According to a recent American study reported on Stuff, 11 per cent of respondents thought the abbreviation HTML (hypertext mark-up language, used to create web pages) was a sexually transmitted disease (STD).
They were also confused about ‘‘gigabyte’’ (27 per cent thought it was an insect found in South America), ‘‘motherboard’’ (42 per cent said the ‘deck of a cruise ship’), ‘‘MP3’’ (23 per cent thought Star Wars robot), and ‘‘Blu-ray’’ (18 per cent saw a marine animal).
It is unsurprising then that 77 per cent of the sample had no idea what the term ‘‘SEO’’ meant. Many Kiwi business people will know it stands for ‘‘search engine optimisation’’, but will be hazy on the term’s meaning or application.
Like much technology jargon, it is shrouded in mystery and invested with all kinds of semi mystical properties only understood by those with special knowledge.
SEO can be something protected by what Kiwi tech legend Sir Gil Simpson called the ‘‘high priests of technology’’, who keep us poor regular people imprisoned in a world of jargon and confusion.
What is SEO, and how relevant is it to the average company trying to sell a product?
In simple terms, SEO is making your website as easy as possible to find when people are looking for your kind of product or service using a search engine like Google (representing about two-thirds of all searches), Yahoo or Bing.
Given most potential customers, no matter how big or complex your product, will search the internet to help with their purchase decisions, paying attention to SEO is important. Where do you start? Search for ‘‘search engine optimisation’’ and you will find a confusing array of terms (eg, link-building, meta tags, keywords, alt tags, indexing, MOZ) and a huge variety of experts, from people promising the secrets of SEO to self-professed ‘‘magicians of SEO’’. The only thing missing is suggestions that blood sacrifices will improve your search page ranking.
Should you simply ignore this noise and carry on with your website? Are all of these SEO people charlatans and snake oil salesmen?
There are a number of basics that need to be in place to help search engines more easily find your website (for example, the way pages are named on your website), and there are reputable local web companies that provide this advice, or you can find it online.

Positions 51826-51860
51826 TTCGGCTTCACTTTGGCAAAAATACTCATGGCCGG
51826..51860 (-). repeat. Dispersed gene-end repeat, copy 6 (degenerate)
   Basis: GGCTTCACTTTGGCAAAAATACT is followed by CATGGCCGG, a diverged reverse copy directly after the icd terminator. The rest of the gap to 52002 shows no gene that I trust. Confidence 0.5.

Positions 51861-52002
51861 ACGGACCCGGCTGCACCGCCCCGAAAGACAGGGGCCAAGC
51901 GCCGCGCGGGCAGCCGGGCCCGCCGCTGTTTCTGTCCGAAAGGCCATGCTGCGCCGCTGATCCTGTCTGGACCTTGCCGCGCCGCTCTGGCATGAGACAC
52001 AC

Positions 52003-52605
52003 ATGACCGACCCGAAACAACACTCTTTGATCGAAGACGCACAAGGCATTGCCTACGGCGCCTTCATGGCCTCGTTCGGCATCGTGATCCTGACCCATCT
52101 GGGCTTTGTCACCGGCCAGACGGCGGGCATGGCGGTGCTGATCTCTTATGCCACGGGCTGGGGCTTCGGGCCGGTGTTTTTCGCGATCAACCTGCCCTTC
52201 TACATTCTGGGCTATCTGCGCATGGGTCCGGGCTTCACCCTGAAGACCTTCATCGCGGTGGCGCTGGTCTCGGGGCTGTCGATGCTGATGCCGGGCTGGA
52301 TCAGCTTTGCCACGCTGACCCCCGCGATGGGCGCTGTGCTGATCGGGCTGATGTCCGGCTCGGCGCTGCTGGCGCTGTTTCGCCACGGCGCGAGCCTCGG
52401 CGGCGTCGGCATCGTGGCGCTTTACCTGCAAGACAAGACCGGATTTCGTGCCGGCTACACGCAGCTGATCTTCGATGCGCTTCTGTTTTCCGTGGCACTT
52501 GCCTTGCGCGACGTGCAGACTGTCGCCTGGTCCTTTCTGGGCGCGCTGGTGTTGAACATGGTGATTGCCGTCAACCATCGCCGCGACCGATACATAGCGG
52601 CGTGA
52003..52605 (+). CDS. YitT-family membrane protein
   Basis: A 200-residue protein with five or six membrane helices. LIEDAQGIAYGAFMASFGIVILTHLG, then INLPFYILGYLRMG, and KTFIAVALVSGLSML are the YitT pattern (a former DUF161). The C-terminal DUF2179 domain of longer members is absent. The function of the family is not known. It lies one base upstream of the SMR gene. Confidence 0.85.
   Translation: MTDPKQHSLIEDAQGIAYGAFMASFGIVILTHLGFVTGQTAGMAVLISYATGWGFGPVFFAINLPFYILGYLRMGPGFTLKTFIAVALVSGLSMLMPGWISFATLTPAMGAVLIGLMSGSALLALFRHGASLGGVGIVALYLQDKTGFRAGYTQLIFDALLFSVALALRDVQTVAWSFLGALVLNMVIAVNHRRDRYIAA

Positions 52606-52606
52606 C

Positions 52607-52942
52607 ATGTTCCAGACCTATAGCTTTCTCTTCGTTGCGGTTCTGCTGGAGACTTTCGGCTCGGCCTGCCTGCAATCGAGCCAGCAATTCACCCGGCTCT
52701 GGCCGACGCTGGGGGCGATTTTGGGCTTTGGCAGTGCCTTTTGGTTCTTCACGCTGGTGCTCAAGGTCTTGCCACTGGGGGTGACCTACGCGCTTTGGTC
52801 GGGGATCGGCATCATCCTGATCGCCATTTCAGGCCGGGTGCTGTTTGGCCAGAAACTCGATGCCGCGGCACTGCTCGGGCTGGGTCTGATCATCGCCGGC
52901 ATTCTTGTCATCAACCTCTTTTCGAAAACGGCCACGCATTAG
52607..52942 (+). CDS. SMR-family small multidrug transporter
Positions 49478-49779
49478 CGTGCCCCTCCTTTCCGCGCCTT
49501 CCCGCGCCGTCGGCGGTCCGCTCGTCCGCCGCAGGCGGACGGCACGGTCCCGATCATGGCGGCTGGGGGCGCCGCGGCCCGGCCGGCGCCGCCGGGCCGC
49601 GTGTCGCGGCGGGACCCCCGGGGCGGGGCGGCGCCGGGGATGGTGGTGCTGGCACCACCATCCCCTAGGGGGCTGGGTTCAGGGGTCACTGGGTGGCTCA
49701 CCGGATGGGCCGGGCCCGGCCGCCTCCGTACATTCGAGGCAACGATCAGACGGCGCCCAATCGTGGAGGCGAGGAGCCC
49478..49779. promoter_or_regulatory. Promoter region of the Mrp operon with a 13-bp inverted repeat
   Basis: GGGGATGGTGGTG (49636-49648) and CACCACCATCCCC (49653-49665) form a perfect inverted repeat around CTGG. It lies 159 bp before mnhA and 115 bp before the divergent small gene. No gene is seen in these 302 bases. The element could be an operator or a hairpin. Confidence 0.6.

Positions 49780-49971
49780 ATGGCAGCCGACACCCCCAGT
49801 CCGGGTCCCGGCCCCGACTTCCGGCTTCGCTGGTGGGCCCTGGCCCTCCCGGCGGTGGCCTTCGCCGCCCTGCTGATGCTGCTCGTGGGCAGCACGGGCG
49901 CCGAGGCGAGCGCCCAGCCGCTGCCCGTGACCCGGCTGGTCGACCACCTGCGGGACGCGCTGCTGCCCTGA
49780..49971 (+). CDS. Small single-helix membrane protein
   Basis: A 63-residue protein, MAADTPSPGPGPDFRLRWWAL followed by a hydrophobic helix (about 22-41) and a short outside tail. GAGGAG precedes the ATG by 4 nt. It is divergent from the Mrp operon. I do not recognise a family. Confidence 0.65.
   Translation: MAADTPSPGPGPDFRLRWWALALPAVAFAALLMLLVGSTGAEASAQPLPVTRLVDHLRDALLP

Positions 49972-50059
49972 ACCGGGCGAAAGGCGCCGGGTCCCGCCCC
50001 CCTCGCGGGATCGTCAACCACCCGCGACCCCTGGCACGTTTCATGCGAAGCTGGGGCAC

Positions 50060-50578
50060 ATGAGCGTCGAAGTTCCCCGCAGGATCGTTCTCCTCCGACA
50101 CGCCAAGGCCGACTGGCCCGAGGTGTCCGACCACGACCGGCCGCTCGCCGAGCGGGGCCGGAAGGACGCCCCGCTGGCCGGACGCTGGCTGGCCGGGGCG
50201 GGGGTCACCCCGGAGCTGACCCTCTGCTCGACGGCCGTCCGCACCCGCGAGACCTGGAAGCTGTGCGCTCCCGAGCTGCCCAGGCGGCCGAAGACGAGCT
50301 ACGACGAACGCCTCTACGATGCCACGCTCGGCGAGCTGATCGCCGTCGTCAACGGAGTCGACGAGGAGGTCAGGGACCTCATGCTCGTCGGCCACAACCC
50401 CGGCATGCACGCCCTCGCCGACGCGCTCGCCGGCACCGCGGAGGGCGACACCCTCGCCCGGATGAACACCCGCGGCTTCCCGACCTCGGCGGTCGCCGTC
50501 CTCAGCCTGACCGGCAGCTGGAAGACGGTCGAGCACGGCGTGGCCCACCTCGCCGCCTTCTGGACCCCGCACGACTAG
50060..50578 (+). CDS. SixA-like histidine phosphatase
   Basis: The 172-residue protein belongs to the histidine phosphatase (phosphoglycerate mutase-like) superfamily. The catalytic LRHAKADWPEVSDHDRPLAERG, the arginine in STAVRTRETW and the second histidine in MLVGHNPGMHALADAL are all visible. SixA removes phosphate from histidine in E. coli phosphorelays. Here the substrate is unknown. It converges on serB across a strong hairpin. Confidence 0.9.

However there are thousands of SEO advisers trying to ‘‘game’’ the system by trying to fool search engines into thinking you are a highly relevant website.
For example, the number and quality of websites linking to yours helps with your ranking, so unscrupulous SEO companies will manufacture thousands of links to improve rankings.
The problem with this approach is that you enter an ‘‘arms race’’ with Google and other search engines, who are constantly changing the rules to try to overcome these manipulations. Wikipedia states that in 2010 Google made over 500 changes to their search algorithms.
There is a radically simple alternative to good SEO – simply try and focus on helping real humans find your website rather than trick search machines into thinking your website is relevant.
The key thing for a business person looking to market their product is to focus on helping your customers buy.
For example, we recently reviewed how a website was supporting a customer’s marketing strategy. They are an international exporter with good website traffic.
What fascinated them was that most of their traffic was not from people searching for their type of product, but those trying to answer a specific problem they had.
Visitors to their website virtually ignored product or service information, and focused on the wealth of useful background information about their industry on the website. The website ranks well on search engines without any regular ‘‘optimising’’.
There’s a virtuous cycle going on – genuinely try and be relevant to your target audience and Google will reward you. Their aim is not to help promote your website, but help web surfers find what they are looking for easily and quickly.
Where can you start with improving your SEO? Apart from getting some good advice from a reputable web firm, ensure you have the three ‘‘I’s’’ in place:
1. Individual: It’s important to know what kind of people buy your product or influence its purchase, and where in their purchase process they tend to search on the internet for information.
2. Irritations: What problems are these individuals looking to solve, because that is increasingly what people search for.
3. Information: Give them answers to those problems. Don’t just serve up product information on your website. Give them useful content that helps with their purchase decision.
SEO is not an STD, but is still something you should be careful about when marketing your product given how important the internet is to anyone’s purchase decisions. The challenge in doing it properly is to remember you are selling to real humans, not to some remote search engine bot.